Playing the Blues Again

When you play the blues,
at some point,
you’ve got to decide.

Whether to play around the issue,
like Charlie Parker,
flitting in and out just hinting at the melody,
giving subtle suggestions
on the point you’re trying to make
but usually ending up burning out
to some tangent
at the far reaches
of reality;
or like B.B. King,
solid,
making up the melody as you go along,
the result of the mere fact
that your confident fingers
are making the strings move
“a little something,”
no
“exactly” like this,
creating in the moment,
at the speed of now
the counterpoint
against which the chords themselves
are measured and never found wanting.

What it comes down to,
ultimately, is what you don’t choose
to say,
the space you leave between the notes,
the way your sentences leave your lips —
like staggering, happy drunks or
like sober fools discussing semantics or
liike a kiss that promises more
a kiss, as Satchmo sang,
to build a dream on.

Of course,
there’s another decision you need to make first.
There is a juncture in your life as a Musician
(or in the Music of your living),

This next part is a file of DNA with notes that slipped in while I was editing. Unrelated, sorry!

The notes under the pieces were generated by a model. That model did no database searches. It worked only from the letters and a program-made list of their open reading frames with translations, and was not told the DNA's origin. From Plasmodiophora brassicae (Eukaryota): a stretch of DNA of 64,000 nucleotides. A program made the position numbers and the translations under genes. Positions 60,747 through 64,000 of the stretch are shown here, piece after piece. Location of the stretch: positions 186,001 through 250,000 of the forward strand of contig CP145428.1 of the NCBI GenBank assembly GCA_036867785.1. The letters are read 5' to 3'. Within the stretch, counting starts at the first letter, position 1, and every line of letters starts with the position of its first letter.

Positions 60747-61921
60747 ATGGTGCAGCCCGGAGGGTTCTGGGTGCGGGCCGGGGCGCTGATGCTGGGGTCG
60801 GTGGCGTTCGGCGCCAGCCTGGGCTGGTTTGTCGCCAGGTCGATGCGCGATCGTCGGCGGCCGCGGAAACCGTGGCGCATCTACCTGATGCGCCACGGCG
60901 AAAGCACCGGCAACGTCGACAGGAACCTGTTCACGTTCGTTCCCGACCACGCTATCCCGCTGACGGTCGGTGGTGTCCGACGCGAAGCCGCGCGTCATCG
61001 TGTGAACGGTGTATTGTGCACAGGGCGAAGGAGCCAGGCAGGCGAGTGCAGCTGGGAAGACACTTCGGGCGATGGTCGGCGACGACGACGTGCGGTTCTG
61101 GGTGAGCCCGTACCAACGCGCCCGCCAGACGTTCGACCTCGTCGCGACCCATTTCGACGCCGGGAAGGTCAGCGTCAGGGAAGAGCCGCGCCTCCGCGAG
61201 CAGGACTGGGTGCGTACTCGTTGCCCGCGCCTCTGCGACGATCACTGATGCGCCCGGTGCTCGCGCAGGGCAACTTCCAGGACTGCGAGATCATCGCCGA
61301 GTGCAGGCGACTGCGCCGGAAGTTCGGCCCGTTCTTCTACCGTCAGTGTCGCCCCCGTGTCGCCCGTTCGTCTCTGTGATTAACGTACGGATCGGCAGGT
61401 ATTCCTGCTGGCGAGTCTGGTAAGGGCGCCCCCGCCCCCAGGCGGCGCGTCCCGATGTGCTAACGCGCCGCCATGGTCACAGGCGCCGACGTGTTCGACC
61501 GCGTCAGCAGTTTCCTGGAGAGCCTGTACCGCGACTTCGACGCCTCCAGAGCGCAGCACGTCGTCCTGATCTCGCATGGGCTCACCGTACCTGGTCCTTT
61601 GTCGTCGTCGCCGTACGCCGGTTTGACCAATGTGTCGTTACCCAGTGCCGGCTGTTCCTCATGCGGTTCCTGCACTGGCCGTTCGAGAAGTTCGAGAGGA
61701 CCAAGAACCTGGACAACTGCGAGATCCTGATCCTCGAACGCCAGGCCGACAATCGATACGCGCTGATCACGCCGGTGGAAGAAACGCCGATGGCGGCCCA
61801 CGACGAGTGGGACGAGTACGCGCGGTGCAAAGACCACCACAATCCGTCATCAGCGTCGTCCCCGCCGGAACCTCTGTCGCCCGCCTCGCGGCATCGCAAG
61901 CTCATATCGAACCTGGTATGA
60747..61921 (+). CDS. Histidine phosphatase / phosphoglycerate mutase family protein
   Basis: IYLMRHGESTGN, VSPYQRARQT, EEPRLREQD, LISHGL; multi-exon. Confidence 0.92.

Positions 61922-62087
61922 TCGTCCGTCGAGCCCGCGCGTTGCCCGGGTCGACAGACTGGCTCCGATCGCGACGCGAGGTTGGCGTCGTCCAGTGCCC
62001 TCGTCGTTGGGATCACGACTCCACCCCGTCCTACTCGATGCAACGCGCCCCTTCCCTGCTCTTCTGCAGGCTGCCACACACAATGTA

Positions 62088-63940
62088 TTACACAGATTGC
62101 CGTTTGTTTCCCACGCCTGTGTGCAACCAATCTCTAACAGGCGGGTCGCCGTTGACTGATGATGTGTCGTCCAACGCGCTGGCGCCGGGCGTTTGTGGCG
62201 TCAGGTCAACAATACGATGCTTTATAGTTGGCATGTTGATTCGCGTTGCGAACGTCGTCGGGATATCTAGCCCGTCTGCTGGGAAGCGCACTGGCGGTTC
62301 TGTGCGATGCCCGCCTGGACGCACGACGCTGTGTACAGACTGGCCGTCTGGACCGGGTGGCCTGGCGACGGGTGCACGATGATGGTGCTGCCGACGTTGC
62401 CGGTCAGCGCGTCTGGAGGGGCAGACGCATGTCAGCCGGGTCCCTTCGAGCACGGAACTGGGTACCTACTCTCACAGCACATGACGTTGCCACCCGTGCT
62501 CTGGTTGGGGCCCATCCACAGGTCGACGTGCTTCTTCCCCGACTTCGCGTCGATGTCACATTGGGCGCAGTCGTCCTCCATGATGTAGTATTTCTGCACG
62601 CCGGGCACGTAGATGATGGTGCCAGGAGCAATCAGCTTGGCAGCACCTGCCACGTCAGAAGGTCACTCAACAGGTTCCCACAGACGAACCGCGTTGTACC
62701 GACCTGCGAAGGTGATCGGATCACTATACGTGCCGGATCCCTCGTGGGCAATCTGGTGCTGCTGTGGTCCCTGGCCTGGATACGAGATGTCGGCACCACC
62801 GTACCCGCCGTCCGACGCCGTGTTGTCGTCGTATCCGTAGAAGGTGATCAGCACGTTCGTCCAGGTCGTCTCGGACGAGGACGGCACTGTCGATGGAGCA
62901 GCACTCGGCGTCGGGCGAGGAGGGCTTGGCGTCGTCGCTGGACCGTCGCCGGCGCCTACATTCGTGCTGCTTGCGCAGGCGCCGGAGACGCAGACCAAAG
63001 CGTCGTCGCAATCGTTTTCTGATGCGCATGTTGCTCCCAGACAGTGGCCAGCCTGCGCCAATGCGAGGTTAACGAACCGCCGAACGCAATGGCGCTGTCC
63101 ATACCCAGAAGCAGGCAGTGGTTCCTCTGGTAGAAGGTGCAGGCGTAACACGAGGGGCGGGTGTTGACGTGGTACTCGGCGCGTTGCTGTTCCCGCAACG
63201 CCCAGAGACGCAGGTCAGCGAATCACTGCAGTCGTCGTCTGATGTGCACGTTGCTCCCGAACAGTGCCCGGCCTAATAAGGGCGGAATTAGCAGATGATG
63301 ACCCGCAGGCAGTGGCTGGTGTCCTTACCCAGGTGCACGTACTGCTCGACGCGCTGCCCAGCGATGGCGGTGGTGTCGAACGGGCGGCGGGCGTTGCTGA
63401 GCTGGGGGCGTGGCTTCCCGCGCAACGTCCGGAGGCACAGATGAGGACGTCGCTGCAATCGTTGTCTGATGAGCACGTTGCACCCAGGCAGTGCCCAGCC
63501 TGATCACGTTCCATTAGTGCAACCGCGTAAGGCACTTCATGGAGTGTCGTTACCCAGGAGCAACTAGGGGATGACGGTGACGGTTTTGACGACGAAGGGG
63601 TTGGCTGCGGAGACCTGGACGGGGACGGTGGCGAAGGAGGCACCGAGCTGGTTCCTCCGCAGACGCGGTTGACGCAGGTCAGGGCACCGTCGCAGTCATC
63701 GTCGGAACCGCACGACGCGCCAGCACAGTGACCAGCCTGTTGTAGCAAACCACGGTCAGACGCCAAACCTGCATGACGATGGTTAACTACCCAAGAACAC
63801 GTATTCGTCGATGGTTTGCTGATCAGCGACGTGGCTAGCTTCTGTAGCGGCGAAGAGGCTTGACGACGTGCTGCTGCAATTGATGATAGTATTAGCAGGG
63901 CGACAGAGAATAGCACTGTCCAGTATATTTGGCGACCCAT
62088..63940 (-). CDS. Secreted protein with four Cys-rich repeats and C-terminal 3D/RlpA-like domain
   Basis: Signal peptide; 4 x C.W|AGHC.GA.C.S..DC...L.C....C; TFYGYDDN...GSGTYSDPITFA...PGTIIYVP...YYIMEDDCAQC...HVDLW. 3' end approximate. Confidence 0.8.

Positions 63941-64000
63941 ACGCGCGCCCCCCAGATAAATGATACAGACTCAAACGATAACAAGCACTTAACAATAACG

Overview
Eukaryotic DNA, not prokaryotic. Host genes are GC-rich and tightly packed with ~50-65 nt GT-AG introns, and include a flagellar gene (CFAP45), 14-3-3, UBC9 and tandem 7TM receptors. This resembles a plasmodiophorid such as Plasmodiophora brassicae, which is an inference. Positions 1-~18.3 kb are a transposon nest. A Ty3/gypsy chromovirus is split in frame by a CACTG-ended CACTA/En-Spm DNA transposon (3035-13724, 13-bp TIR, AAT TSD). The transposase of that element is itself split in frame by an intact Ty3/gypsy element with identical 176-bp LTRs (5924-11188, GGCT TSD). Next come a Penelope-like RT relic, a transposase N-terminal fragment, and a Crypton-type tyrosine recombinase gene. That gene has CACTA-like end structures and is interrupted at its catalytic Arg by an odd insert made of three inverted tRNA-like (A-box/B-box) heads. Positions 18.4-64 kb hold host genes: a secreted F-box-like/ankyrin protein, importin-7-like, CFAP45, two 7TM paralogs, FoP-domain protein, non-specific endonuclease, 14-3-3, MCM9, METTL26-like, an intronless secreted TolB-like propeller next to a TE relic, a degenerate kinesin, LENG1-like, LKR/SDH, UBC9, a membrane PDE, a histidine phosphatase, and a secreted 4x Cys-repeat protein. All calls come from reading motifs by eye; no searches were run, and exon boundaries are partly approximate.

a crossroads to which you come
like Robert Johnson,
running from back doorstep
of one jealous cuckolding woman
to another
(lying with your eyes
while your hands are busy working
overtime)
and it’s not so much that you decide
to sell your soul to the Devil,
or pick the mistress whose cooking
is better,
even if the other’s goose
lays the golden egg.

When you’re standing at the crossroads
if you take a step in any direction
you pick from among unknowns,
strange shadows of possibility
that can only suggest.

Because faith is inhale
and doubt is exhale
part of the same flow of
stale, cigarette- and whiskey-stained air
that creeps into your clothes
and under your fingernails
stretching out your lungs in wild gasps,
the choice is not between
heaven and hell
good and evil
black and white
sanity and madness
rich and poor.

It’s about trusting yourself
even though you know you don’t
know nothing.

And that’s the secret
of playing the blues,
whether you want to tell the world about it,
or simply flash hints of the light
you’re hiding under a barrel;

either way, you make it sound
like it’s the first time
you ever played it,

but you’ve been listening
long enough
to know what to say.

20 MAY 2004

Leave a Reply

Your email address will not be published. Required fields are marked *

*